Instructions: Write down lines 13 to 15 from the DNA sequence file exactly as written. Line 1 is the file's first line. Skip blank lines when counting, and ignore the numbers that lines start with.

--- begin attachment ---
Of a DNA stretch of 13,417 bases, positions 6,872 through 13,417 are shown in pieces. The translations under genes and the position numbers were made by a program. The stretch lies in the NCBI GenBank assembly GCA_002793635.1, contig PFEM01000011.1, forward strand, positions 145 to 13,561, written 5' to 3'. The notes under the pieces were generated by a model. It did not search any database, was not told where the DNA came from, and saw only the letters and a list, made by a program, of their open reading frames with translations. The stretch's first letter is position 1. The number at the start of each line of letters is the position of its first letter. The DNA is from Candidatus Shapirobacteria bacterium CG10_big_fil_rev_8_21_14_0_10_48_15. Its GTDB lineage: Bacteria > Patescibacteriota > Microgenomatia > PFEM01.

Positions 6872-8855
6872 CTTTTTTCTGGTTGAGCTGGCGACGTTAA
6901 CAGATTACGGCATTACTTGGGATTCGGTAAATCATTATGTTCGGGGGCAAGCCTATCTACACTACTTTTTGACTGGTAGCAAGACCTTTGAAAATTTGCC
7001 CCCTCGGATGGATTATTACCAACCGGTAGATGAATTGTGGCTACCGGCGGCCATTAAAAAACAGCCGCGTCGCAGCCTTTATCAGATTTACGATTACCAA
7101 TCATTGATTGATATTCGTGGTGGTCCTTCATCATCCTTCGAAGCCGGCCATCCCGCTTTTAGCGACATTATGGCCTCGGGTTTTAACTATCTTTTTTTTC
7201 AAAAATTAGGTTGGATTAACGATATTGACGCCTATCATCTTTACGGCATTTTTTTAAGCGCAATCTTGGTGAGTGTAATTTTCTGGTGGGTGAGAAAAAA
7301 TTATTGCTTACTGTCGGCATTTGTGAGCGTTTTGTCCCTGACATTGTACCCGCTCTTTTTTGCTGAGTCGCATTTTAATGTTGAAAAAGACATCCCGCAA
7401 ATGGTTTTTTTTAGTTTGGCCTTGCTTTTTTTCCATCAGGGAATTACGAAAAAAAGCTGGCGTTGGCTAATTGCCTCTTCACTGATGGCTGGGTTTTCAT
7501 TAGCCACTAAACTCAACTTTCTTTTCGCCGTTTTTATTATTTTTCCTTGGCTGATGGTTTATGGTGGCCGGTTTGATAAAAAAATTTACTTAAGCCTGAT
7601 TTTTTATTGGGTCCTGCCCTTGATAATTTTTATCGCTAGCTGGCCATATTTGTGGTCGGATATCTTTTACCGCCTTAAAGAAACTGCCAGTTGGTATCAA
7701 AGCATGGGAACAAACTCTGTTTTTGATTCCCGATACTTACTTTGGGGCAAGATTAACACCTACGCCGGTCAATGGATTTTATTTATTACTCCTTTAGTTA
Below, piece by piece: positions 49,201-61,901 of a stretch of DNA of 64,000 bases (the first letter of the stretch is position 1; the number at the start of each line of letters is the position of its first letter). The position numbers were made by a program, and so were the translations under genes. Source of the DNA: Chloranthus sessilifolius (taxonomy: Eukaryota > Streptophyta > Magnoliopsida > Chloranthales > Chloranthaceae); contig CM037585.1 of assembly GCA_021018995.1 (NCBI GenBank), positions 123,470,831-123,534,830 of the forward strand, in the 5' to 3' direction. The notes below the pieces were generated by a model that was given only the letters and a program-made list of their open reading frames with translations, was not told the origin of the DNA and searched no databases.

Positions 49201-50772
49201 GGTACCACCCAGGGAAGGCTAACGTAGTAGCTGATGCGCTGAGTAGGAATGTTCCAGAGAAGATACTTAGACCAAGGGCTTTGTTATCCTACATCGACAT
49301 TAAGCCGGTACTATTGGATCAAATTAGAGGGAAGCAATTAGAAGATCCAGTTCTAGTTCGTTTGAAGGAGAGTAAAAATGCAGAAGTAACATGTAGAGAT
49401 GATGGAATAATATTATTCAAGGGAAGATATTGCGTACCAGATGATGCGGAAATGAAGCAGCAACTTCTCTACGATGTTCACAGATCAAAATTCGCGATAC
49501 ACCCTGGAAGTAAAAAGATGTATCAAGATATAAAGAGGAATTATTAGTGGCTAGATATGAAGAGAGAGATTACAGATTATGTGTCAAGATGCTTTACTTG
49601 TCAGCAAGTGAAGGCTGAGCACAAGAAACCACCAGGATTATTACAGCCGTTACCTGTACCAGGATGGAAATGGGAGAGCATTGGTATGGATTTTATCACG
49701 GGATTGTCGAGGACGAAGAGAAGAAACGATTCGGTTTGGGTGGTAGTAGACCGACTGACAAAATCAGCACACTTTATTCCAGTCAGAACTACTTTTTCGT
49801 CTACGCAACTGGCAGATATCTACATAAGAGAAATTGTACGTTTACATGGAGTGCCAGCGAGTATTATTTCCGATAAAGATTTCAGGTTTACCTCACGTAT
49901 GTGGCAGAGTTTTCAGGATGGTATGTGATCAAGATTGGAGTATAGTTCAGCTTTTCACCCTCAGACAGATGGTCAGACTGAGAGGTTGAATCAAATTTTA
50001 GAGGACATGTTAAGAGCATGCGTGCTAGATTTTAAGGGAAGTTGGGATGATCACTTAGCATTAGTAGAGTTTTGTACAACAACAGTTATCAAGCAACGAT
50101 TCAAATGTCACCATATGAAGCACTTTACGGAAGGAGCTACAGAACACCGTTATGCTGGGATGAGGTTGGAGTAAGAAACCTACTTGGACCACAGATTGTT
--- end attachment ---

Below, piece by piece: positions 49,201-61,901 of a stretch of DNA of 64,000 bases (the first letter of the stretch is position 1; the number at the start of each line of letters is the position of its first letter). The position numbers were made by a program, and so were the translations under genes. Source of the DNA: Chloranthus sessilifolius (taxonomy: Eukaryota > Streptophyta > Magnoliopsida > Chloranthales > Chloranthaceae); contig CM037585.1 of assembly GCA_021018995.1 (NCBI GenBank), positions 123,470,831-123,534,830 of the forward strand, in the 5' to 3' direction. The notes below the pieces were generated by a model that was given only the letters and a program-made list of their open reading frames with translations, was not told the origin of the DNA and searched no databases.

Positions 49201-50772
49201 GGTACCACCCAGGGAAGGCTAACGTAGTAGCTGATGCGCTGAGTAGGAATGTTCCAGAGAAGATACTTAGACCAAGGGCTTTGTTATCCTACATCGACAT